Modeling Memory-based Emotions. Some researchers mathematically model emotions, behavior, mood, and personality for virtual characters. These models can be used to create an emotionally responsive AVC. However, such models lack the critical component of memory--a memory of not just events but also of past emotional interaction. A memory-based emotion model is needed to take into account the memory of past interactions in order to build long-term relationships between the virtual character and users.
4. Ethical concerns
There are ethical concerns regarding the use of AVCs. One
such concern involves decisions made by real people that
are based on the advice of autonomous characters. Autonomy
means that the AVC makes decisions based on his or her understanding
of the environment and of the rules for the surrounding world.
In a simulated world, how can we be sure that this information
corresponds to reality? As with any computer program, AVCs
are not immune to bugs or tampering. Their advice on critical
matters should always be validated.
Another ethical concern is the fact that an autonomous virtual
human may be indiscernible from a real existing person. For
example, a terrorist group could create a TV spot showing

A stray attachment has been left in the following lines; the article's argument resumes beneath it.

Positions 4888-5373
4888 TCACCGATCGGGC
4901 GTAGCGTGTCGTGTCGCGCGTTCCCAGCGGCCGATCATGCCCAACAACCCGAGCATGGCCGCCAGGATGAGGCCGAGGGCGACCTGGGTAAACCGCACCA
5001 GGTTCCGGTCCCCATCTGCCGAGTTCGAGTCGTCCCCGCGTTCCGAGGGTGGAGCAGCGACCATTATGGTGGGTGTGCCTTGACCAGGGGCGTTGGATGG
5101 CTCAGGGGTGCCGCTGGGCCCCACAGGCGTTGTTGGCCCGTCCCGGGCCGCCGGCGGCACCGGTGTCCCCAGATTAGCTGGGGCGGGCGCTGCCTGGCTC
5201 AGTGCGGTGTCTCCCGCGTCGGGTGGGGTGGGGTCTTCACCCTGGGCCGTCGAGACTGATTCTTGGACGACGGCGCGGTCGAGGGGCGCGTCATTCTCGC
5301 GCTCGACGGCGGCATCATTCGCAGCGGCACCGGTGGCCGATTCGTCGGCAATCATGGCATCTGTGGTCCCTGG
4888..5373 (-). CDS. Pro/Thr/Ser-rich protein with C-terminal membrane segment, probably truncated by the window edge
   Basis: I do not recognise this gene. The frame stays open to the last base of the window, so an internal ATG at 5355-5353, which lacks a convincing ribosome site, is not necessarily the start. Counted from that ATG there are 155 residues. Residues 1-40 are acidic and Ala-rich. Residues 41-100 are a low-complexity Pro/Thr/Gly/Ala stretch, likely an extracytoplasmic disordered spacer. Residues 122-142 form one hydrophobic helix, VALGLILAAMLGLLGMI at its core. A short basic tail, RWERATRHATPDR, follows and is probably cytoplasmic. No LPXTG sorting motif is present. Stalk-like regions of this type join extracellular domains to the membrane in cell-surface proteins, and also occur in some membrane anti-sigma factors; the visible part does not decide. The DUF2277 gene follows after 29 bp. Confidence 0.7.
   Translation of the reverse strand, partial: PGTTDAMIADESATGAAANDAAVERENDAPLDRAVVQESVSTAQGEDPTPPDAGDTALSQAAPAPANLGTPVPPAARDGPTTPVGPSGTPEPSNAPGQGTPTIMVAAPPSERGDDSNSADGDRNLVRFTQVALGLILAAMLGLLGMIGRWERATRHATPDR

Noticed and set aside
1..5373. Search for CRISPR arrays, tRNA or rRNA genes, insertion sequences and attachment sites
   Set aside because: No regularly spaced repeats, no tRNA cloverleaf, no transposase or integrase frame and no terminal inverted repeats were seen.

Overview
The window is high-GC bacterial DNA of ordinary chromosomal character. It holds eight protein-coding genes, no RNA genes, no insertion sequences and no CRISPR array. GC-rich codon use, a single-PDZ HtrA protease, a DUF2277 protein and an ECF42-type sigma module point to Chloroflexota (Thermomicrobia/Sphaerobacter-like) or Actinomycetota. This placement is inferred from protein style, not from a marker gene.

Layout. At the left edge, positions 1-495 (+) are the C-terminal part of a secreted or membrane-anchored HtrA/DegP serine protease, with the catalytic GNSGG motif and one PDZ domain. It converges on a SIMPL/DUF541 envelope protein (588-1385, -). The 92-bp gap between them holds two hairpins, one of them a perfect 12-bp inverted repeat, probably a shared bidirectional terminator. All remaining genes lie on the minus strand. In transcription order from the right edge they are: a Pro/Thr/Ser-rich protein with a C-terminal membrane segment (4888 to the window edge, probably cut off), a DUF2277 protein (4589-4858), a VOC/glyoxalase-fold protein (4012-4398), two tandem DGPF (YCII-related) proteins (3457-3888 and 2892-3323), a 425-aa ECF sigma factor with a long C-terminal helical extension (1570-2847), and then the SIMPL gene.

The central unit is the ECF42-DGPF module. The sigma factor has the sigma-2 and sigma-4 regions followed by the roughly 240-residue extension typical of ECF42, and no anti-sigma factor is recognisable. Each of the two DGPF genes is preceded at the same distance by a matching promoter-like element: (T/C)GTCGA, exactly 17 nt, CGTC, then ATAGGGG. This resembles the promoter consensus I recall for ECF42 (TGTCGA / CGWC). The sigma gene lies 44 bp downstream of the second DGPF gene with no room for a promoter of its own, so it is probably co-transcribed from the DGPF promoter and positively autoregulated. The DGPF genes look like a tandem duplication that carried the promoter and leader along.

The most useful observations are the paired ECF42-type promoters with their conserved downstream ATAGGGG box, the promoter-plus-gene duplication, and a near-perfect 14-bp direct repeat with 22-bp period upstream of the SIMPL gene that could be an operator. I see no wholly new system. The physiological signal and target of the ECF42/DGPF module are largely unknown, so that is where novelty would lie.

democratic leaders promoting nondemocratic values. To avoid
misleading and manipulating the public, we will need to use
technology, such as watermarking, to reliably indicate to
the viewer that the human is virtual.
Some autonomous characters promote violence, terrorism,
abuse, or crime, in the context of games or other interactive
situations. If their behavior is realistic, they are likely
to exert a strong negative influence, even when they are
known to be virtual. New laws and regulations will have to
be developed in this area.
When avatars and AVCs are together in the same virtual community, it becomes very difficult for a member of the community to know when he or she is interacting with an avatar or an AVC. In the near future--when AVCs can replace avatars when the user is away--the problem could become even trickier.
5. Scalability and mobility
With the advent of wearable devices, advanced PDAs, and smartphones,